Caprino: People may get turned off by the idea of making a “sale,” even (and especially) if the “product” they’re selling is themselves. How would you address this viewpoint?
McGovern: Many people have a negative view of sales because they think salespeople can be manipulative, dishonest, and pushy. I used to feel the exact same way about sales until I tried it for myself.
When I started to sell, I learned that the old-school style of manipulating people into buying things they don’t really need wasn’t for me. Instead, I believe a good sale only occurs when I have a product or service that the person wants or needs or will solve a problem for them.
In the end, it benefits both of us because I land the sale and then the person gets something they want in return. On the other hand, if I don’t have anything that’s right for them, I’m not going to try to talk them into buying something they don’t need. I’m going to thank them for their time and walk away with the hope that sometime in the future, I will be able to help them in some other way. That’s called consultative selling and that’s my brand of selling.
Rather than pushing a product or an idea onto someone, you invite them to buy. Consultative selling is a great way to sell your personal brand to others without forcing yourself on anyone. Instead, you’re authentic, honest, and just as interested in how you can be an asset as you are in what you can get out of it.
The brand you establish for yourself should be authentic to you. You want to sell a brand that you believe in, just like you would want to sell a product that you genuinely think would be useful to others. You shouldn’t try to be anyone else because in the end, it won’t benefit you or the people you’ll be working and interacting with. Knowing what your brand is will help you sell yourself in a way that is good for you and good for the person you’re selling to.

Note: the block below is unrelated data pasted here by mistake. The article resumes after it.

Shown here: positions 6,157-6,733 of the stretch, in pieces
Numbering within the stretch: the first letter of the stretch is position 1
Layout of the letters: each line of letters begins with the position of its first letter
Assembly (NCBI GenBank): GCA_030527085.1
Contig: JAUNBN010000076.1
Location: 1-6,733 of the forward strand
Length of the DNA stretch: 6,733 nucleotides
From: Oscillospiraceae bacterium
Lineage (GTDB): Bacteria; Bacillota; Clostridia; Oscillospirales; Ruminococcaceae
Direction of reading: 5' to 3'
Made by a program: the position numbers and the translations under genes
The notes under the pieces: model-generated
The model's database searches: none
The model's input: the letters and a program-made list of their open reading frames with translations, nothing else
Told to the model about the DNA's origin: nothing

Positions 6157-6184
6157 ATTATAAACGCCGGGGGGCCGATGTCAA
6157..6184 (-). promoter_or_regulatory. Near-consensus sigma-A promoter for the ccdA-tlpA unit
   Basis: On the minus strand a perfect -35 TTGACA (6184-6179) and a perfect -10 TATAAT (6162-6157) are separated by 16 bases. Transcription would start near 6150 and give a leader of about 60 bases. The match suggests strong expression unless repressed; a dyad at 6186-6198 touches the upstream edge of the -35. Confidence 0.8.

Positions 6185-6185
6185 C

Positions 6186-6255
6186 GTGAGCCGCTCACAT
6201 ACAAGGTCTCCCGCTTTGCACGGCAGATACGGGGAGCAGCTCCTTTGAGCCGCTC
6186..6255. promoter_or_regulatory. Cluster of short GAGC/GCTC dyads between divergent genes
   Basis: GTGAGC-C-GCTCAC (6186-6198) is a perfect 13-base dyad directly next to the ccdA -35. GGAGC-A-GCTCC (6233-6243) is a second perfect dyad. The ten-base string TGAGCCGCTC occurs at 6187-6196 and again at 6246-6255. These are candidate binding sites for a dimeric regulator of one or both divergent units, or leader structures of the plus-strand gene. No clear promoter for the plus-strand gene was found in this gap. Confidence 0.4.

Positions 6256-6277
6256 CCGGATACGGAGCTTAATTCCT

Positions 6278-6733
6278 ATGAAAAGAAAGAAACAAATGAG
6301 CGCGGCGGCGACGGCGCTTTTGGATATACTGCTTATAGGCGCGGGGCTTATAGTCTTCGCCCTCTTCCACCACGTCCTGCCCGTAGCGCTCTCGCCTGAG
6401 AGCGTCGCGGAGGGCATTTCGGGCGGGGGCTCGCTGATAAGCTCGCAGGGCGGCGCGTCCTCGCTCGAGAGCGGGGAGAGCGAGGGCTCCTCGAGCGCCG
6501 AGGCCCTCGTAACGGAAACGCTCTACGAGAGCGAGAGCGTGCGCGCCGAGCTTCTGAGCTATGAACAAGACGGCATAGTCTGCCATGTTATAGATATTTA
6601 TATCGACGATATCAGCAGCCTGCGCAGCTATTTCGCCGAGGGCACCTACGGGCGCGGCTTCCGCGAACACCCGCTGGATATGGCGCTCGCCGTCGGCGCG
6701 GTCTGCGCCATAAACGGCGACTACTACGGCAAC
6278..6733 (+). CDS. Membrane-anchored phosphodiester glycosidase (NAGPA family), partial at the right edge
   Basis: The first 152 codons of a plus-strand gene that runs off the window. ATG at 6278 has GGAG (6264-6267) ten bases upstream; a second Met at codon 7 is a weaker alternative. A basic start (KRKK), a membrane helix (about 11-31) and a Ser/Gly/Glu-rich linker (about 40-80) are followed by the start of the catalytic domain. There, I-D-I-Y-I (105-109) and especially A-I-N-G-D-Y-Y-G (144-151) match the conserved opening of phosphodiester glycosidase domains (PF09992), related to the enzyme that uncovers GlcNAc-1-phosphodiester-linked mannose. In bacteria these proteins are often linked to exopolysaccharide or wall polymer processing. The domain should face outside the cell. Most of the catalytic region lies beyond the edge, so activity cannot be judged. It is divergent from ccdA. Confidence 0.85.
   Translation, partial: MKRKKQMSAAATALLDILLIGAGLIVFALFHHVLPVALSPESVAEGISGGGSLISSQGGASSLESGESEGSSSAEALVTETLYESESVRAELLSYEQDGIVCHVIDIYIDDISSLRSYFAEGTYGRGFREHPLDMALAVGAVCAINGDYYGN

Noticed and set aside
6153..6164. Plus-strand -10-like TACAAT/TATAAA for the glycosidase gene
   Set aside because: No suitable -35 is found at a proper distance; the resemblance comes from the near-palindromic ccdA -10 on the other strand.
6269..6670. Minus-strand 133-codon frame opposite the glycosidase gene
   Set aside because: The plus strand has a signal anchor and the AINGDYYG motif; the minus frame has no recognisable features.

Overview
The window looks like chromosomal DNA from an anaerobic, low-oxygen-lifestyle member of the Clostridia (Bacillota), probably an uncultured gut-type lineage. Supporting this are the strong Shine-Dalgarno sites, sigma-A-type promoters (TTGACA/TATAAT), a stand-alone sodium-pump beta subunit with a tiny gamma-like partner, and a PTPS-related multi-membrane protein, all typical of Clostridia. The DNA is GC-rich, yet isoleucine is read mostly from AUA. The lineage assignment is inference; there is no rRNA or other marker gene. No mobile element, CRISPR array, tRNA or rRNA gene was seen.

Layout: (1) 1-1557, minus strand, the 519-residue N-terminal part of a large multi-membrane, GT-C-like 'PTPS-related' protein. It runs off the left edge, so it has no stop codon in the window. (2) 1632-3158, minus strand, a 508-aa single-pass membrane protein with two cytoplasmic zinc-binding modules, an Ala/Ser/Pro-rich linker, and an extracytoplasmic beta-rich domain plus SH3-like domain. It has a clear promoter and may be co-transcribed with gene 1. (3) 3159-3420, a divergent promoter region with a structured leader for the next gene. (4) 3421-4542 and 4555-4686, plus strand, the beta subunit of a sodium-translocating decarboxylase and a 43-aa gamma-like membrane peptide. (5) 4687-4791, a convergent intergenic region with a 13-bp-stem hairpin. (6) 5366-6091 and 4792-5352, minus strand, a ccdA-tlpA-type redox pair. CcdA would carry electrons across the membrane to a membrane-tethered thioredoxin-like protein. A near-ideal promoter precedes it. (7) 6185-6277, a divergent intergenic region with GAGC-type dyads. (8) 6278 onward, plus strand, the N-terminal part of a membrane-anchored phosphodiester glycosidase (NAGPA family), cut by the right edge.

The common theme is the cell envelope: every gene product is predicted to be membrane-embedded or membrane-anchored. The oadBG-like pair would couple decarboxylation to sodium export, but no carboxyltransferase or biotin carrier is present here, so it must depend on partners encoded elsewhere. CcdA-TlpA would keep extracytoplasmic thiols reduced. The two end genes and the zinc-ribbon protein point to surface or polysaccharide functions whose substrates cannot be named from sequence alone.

Caprino: In your new book you explore how your personal brand shapes your legacy. Can you explain this a bit further?
McGovern: At the end of the day—whether it’s at the end of our careers or even at the end of our lives—most of us will not have a library named after us or have a statue erected in our honor. Most people will not become household names or celebrities, and very few make truly historic achievements.
Instead, our legacies will continue with the people who know us and be shaped by how they believe we have treated them. Were we kind? Were we reliable? Were we honest, trustworthy, helpful, and respectful? Did we work hard? Were we professional? Did we give as much, or even more, than we took? Ultimately, our legacies will depend on the images other people have of us, whether we like it or not.
At the beginning of my professional academic career, I thought long and hard about how I wanted to present myself to the world—both professionally and personally. Once I had established that for myself, I created a personal brand that would serve as a guide for my life. It is an integral part of my daily life, and guides what I say, how I respond, the way I treat people, and what image I present to others.
At the core of my brand are the words “helpful” and “kind.” These are the attributes that I value highly in myself and are what I want to be at the forefront of my personal brand. I also value professionalism and reliability, which are extensions of my core branding. My personal brand keeps me on track. It reminds me what I want and how I want others to think of me—now and forever.
Now is a perfect time for people to hone—and live fully into—their own personal brands, to help them build not only a more rewarding career or business but also a happier life.
For more information, visit Sell Yourself: How to Create, Live and Sell a Powerful Personal Brand. And hear McGovern speak in depth about this topic here.